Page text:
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First report of warfarin dose requirements in patients possessing the CYP2C9*12 allele.

Clin Chim Acta. 2013 May 17;

Authors: O'Brien TJ, Kidd RS, Richard CA, Ha NH, Witcher P, Tran LV, Barbour A, Tuck M, McIntosh SD, Douglas JN, Harralson AF


BACKGROUND: Warfarin is the most frequently prescribed anticoagulant in North America and Europe. It is administered as a racemate, but S-warfarin is principally responsible for its anticoagulant activity. Cytochrome P450 (CYP) 2C9 is the enzyme primarily responsible for the metabolism of S-warfarin. Numerous variant alleles of CYP2C9 have been identified. The CYP2C9*12 (rs9332239) allele harbors a P489S substitution in CYP2C9 which has been shown to result in a 40% decline in catalytic activity in vitro. CASES: Four Caucasian patients with a low mean weekly warfarin dose were genotyped for CYP2C9, VKORC1 and APOE variant alleles. None of the four patients carried the common CYP2C9 variant alleles (*2, *3, *5, *6, *7, *8, *9, *11, *13) despite a relatively low mean weekly warfarin dose (MWWD = 23.4 ± 7.94 mg) compared to 208 patients carrying the CYP29C9*1 genotype (32.2 ± 12.65 mg). Given that CYP2C9*12 confers decreased in vitro activity to the enzyme, we investigated whether these patients carried this allele. All 4 patients were CYP2C9*12 CT heterozygotes. Individual comparisons with patients possessing the same VKORC1 and APOE genotypes also demonstrated lower dose requirements in the patients that possessed CYP2C9*12 allele. CONCLUSIONS: There are no reports of the clinical impact of rs9332239 on CYP2C9 substrates. This is the first report of patients with the rare CYP2C9*12 genotype and lower warfarin dose requirements.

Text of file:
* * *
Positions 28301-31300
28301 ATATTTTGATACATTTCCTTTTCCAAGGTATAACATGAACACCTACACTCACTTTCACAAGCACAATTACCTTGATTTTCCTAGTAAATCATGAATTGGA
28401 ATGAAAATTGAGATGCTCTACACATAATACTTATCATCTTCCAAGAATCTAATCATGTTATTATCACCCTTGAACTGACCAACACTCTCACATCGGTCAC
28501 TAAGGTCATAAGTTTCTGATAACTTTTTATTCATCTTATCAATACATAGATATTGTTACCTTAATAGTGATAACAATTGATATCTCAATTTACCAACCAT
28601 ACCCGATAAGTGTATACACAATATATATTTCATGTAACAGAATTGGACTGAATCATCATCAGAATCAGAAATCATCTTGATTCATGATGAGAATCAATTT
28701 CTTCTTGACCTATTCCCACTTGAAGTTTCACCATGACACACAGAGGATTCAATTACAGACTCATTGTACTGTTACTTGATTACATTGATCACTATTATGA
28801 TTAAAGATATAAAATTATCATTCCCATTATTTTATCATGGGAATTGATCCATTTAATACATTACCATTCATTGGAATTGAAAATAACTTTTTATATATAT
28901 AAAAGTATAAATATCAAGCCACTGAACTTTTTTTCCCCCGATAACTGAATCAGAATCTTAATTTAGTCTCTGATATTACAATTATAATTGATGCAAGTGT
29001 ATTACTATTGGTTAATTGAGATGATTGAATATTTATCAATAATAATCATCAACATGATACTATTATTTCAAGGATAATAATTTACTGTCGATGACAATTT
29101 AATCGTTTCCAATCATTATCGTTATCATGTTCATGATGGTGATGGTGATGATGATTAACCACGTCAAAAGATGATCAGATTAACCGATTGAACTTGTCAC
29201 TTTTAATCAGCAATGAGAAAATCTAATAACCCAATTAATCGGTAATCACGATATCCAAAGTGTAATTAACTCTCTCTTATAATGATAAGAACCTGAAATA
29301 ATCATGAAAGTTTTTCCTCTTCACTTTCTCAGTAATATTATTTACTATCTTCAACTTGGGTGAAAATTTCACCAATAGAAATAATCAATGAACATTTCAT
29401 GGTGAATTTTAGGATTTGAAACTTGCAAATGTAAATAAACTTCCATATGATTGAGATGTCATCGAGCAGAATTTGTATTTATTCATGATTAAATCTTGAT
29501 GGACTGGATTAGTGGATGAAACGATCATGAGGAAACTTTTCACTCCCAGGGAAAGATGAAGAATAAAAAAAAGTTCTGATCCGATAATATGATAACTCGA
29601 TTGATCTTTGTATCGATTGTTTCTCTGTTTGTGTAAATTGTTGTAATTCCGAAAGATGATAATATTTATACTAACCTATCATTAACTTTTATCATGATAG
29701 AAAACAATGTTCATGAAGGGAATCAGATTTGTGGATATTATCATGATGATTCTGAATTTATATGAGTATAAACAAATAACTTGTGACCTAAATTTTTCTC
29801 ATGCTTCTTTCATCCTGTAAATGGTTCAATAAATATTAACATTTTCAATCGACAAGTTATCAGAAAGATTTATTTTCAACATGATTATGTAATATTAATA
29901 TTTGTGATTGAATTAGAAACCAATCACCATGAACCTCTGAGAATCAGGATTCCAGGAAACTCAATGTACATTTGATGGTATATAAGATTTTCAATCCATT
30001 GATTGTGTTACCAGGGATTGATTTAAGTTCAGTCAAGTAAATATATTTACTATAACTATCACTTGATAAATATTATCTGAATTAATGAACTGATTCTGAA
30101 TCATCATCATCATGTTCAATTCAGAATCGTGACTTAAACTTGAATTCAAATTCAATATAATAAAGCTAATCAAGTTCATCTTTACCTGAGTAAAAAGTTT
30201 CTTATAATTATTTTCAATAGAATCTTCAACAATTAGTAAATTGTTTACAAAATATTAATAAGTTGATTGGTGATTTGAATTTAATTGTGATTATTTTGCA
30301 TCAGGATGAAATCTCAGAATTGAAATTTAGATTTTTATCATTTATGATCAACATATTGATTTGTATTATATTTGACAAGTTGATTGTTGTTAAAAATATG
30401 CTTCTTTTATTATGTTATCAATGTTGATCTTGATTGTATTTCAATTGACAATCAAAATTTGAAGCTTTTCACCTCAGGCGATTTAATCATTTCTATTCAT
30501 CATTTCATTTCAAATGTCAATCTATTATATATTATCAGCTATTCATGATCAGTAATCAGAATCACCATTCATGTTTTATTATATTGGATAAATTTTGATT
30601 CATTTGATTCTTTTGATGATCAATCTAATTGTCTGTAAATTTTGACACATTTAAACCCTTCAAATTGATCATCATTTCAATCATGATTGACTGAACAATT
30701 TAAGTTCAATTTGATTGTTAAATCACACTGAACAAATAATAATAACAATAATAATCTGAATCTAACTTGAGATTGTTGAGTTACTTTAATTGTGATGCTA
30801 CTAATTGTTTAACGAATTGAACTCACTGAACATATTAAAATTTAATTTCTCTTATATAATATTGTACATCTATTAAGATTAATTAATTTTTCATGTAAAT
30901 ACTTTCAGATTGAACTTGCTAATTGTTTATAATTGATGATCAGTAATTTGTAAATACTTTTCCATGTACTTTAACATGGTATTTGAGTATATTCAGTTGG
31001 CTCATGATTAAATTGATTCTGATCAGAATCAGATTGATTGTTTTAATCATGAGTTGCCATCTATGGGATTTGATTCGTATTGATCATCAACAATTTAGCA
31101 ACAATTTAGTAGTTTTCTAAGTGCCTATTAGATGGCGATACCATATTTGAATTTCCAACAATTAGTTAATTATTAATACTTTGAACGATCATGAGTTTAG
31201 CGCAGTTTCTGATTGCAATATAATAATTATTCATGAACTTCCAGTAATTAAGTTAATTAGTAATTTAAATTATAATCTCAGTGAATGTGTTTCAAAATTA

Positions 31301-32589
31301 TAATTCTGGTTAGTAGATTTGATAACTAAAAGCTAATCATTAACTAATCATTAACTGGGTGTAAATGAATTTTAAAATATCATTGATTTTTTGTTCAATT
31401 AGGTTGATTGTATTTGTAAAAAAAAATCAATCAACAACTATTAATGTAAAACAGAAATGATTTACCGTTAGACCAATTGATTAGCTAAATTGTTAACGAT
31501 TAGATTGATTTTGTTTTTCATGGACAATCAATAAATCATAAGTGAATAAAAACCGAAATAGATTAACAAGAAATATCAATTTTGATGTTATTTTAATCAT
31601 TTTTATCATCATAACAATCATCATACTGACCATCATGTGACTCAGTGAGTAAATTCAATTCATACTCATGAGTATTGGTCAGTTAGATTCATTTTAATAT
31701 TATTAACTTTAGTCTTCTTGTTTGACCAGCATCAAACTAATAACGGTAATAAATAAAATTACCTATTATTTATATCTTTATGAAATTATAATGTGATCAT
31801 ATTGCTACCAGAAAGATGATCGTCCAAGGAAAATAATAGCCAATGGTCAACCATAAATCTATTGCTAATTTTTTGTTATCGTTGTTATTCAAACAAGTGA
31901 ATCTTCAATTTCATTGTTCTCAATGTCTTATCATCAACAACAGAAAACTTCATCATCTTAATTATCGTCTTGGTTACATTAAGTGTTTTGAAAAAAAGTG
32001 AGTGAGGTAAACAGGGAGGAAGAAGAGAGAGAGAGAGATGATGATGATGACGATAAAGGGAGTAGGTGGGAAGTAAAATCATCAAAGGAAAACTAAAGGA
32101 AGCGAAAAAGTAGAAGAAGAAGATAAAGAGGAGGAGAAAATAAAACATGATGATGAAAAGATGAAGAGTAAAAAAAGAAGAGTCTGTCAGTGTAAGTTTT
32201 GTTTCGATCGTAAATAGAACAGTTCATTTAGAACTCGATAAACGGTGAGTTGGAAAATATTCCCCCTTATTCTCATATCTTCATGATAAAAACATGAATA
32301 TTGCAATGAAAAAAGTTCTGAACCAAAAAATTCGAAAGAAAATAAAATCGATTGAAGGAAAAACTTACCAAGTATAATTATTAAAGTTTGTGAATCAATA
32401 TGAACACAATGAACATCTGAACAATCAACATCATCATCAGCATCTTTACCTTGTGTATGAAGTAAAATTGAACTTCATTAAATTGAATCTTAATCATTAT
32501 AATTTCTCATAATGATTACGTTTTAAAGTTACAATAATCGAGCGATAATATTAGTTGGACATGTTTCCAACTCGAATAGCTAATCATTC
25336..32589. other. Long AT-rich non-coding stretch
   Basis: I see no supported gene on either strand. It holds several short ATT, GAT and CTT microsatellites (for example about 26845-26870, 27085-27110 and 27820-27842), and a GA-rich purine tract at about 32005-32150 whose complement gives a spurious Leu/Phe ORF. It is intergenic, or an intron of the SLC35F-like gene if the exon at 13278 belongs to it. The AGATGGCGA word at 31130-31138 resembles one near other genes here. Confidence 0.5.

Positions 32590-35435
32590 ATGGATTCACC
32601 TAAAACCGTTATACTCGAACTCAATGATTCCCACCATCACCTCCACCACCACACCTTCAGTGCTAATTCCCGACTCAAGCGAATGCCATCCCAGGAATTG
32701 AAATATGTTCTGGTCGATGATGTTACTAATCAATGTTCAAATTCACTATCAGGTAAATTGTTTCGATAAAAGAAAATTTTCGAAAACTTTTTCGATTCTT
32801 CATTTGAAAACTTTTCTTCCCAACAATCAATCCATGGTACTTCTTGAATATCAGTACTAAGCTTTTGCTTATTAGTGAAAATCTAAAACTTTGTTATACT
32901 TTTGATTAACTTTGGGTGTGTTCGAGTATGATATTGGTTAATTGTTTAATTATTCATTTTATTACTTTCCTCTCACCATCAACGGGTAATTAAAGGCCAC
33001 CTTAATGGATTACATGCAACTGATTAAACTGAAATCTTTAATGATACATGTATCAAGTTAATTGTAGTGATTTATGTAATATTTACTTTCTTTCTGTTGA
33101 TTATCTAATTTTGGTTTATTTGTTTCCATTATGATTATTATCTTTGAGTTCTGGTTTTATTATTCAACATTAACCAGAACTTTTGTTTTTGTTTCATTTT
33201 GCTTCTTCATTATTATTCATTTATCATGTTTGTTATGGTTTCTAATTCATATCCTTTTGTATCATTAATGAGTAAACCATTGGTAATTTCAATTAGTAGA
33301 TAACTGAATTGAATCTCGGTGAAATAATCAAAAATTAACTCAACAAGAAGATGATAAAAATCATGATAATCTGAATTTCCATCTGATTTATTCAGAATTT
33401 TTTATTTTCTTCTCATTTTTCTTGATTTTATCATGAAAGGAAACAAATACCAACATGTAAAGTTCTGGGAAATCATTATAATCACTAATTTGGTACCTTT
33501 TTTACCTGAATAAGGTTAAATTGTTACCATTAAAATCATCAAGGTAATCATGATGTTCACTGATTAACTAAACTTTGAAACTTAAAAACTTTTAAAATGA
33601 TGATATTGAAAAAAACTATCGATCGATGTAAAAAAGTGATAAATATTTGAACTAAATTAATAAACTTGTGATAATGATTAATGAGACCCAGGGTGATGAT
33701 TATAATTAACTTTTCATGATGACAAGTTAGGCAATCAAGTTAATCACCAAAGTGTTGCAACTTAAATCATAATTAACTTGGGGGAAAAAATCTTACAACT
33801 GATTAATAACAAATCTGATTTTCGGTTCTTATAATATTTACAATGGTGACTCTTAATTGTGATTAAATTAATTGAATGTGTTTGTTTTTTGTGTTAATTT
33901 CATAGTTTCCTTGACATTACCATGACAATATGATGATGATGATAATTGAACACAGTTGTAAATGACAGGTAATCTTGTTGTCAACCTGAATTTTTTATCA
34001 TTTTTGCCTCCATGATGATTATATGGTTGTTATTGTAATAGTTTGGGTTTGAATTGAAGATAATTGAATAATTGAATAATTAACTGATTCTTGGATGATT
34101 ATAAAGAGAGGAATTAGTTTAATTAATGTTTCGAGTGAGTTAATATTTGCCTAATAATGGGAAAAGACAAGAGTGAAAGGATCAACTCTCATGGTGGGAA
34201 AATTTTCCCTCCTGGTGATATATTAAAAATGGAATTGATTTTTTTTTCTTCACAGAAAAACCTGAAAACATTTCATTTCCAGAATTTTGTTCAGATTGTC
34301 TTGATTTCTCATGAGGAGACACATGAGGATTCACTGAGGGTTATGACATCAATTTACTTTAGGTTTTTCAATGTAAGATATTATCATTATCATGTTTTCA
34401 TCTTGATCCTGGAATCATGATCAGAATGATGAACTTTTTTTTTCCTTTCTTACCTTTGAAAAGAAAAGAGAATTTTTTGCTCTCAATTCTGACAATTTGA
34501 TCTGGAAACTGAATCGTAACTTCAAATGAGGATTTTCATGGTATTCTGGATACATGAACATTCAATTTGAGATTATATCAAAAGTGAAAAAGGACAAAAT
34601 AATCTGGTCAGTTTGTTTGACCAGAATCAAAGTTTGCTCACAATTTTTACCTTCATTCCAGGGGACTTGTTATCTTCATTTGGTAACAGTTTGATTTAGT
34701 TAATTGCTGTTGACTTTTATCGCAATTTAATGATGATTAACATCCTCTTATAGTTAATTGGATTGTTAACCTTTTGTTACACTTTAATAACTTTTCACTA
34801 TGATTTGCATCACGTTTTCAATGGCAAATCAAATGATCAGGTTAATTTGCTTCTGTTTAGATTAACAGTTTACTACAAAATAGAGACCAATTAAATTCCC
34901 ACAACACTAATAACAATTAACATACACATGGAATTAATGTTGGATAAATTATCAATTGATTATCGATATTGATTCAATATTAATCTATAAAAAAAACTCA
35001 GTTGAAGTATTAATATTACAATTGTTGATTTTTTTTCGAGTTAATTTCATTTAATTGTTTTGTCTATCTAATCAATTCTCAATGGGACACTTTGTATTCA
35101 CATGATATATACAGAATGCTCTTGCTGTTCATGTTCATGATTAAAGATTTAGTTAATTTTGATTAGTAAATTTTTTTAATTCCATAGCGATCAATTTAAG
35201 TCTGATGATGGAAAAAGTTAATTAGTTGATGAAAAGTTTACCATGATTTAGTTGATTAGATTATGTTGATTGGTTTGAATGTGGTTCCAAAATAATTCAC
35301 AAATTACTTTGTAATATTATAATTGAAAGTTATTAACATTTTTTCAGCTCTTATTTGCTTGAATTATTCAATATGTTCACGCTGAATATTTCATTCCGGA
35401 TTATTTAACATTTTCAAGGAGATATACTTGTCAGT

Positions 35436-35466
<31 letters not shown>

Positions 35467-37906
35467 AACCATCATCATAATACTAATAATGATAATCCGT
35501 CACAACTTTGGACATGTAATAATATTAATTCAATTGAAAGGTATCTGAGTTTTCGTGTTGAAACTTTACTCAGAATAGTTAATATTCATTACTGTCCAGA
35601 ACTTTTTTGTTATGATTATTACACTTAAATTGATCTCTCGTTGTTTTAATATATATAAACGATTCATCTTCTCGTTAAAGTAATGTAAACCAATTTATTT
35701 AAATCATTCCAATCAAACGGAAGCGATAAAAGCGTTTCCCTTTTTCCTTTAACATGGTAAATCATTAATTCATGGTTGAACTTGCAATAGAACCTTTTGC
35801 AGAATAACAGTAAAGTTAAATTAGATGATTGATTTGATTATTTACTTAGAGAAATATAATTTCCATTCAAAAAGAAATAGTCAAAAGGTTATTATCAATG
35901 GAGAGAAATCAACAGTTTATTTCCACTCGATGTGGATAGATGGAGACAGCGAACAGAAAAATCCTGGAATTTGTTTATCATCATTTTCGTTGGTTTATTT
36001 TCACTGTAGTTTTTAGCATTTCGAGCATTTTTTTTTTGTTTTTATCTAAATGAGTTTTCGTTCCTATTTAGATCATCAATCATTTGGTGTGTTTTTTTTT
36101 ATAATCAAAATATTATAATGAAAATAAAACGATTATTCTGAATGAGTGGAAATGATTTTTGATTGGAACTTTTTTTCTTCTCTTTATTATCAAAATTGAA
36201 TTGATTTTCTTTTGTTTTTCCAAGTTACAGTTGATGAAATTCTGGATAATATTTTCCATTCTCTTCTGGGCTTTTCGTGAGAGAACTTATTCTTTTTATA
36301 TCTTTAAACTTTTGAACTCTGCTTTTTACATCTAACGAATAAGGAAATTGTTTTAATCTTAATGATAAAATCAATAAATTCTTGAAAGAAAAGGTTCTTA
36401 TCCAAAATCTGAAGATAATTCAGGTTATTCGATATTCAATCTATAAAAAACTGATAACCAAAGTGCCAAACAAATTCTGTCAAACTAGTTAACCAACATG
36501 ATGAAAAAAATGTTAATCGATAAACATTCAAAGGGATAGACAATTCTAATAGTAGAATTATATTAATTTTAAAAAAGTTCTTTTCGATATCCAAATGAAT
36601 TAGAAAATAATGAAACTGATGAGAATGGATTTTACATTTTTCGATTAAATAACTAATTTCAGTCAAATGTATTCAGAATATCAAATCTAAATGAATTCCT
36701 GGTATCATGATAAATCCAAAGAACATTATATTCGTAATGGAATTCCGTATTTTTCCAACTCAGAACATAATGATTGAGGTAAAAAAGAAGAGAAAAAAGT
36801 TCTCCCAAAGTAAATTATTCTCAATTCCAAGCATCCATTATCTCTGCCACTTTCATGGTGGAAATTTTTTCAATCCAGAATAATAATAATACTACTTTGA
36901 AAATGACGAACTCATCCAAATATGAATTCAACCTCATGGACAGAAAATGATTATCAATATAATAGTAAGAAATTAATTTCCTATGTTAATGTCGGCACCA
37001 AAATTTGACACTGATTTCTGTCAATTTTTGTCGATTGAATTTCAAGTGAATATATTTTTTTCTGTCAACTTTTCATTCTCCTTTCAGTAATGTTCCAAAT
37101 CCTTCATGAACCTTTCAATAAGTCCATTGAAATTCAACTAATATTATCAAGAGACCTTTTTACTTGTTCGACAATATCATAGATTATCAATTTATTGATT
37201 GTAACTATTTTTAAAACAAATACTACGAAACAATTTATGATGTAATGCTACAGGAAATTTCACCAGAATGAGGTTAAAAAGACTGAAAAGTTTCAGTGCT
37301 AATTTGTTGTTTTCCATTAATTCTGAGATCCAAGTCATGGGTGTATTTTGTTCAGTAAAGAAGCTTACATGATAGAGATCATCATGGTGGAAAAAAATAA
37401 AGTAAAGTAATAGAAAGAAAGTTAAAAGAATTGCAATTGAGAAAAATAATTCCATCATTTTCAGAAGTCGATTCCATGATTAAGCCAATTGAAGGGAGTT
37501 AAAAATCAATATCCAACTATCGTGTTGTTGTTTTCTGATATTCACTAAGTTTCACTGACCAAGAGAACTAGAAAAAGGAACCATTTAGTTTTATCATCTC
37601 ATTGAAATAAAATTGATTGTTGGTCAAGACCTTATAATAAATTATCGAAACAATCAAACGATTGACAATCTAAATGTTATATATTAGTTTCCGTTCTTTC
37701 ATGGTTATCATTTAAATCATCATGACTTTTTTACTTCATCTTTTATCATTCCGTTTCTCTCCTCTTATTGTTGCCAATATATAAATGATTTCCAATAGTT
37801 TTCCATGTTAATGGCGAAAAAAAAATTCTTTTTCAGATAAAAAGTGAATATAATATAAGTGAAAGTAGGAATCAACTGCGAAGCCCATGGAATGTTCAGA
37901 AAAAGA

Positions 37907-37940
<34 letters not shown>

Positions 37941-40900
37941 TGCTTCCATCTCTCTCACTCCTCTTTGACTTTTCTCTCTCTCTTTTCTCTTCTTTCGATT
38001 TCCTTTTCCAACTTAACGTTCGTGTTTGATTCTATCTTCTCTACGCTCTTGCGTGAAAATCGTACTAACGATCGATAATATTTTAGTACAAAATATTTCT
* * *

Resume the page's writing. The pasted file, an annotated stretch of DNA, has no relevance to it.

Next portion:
PMID: 23688605 [PubMed - as supplied by publisher]